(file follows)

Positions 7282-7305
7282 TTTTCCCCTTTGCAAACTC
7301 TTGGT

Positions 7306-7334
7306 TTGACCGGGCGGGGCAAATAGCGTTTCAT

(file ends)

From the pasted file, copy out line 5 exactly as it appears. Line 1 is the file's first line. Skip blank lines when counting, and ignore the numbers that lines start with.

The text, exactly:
7306 TTGACCGGGCGGGGCAAATAGCGTTTCAT